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Library Talk - Research Tips
For more guides about specific research skills such as
- using Boolean operators AND and OR in search statements
- looking up peer reviewed articles
- asking for copies of articles from other libraries
- making hanging indents using Word
browse through the weekly issues of Library Talk
Why Think about How to Do Research?
We all know how easy it is to search for information in a browser like Google: type a question and leave it to the computer to sort out the search words. This is very practical for simple searches like finding a picture, or some basic facts about a person or event. We also know that browser searches often bring up results that
- have little to do with the topic you want
- contain questionable or bad information
- take you to websites that charge for information that you can get for free through the Library.
This guide describes a wide variety of common information sources and ways to use them that will help you find the information you will need for all of your college classes.
A Quick Guide to Doing Research in the Library
- To search or to seek ("rechercher" in French)
- To look again ("re-search")
Build Your Own Web Of Information Links
- Start with a name, a date, or a concept
- Find background information (related names, dates, etc.)
- Use this data to look in other references
- Work outward to related subjects
Five Basic Tips
1. Look for information in different formats (Hint: It isn't all on the Internet)
- Books (Look in the Library Catalog)
- Magazines & Journals (See the LibGuide for Articles - Databases A-Z)
- Videos & Music (DVDs & CDs are listed in the Library Catalog, Click here for streaming sources.)
- People & Organizations (Associations, Government offices, etc.)
2. Note where you looked & what you looked for
- Which books or indexes did you look in?
- Did you use both technical search words and ordinary terms?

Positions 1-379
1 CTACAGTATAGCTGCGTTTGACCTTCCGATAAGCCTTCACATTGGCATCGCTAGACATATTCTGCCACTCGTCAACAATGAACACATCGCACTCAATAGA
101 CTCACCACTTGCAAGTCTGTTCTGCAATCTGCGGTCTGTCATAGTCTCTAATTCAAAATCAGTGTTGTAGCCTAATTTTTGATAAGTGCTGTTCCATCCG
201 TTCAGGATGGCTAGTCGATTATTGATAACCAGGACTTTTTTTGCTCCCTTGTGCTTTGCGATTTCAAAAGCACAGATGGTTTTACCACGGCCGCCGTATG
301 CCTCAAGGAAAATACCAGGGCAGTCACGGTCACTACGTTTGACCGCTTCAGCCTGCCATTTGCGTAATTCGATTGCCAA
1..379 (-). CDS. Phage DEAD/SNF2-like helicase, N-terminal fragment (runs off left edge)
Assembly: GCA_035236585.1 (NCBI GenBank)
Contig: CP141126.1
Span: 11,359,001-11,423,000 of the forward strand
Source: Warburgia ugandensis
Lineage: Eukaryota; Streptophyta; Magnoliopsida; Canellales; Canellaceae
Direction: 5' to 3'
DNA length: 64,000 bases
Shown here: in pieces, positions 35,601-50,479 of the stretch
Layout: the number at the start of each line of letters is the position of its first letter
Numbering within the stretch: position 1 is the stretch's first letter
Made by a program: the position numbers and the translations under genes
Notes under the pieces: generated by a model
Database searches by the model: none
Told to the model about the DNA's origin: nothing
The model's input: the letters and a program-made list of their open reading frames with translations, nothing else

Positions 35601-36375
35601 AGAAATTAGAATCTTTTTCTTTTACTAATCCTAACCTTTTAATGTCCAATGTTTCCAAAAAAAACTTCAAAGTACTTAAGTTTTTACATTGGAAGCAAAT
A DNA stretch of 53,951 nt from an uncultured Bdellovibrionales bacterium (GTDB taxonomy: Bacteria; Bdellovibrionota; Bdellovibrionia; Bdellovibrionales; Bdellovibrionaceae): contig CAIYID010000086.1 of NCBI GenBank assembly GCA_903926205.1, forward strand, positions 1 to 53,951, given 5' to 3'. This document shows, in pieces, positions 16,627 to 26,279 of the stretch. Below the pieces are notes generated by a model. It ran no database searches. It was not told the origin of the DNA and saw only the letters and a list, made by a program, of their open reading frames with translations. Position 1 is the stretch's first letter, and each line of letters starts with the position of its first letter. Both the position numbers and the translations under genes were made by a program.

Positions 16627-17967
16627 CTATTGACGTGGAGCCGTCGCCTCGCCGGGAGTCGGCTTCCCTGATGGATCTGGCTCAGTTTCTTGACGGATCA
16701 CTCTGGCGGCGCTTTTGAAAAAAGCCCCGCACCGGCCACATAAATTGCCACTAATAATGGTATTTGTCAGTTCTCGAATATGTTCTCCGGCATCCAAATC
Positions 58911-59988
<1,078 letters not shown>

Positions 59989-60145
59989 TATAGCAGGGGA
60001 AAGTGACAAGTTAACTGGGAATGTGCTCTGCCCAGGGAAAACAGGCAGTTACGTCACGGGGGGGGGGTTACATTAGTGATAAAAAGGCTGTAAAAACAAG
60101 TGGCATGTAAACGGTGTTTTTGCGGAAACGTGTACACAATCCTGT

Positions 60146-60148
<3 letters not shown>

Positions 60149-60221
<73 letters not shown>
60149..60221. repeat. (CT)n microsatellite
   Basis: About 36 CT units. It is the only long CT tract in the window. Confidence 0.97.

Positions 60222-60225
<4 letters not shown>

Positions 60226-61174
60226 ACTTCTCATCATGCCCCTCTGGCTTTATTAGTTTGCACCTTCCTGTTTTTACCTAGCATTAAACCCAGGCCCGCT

- How many different ways can you spell Tchaikovsky?
3. Note new clues as you find them
- Synonyms for your subject
- Other people who have written about it
- Related people, places, times, & things
4. Be flexible in setting your topic (until it is set)
- You may find a lot, and have to narrow it
- You may find little, and have to broaden your search
- You may find another, more interesting, topic
- BUT - Once your topic is set, don't get distracted
5. Ask for help anytime
- The Library is a complicated place. You can ask the Reference Librarians and the staff at the Check-Out Desk any information question, from "Where is the pencil sharpener?" to "How do I search for articles in this electronic index?"
Using Information From The World Wide Web
EVALUATE any site that you go to
- Anybody can put anything they want on the web. The information you find may be good, bad, or indifferent.
A Few Basic Questions To Ask
- Who made the web page?
- Is the information reliable?
- Is it up to date?
- Is it biased?
Watch Your Time
Give yourself lead time
- To send for interlibrary loans
- To contact people & organizations
- Course assignments
- Library due dates (especially Interlibrary Loans)
Information Literacy Links
Fake News & Fact-Checking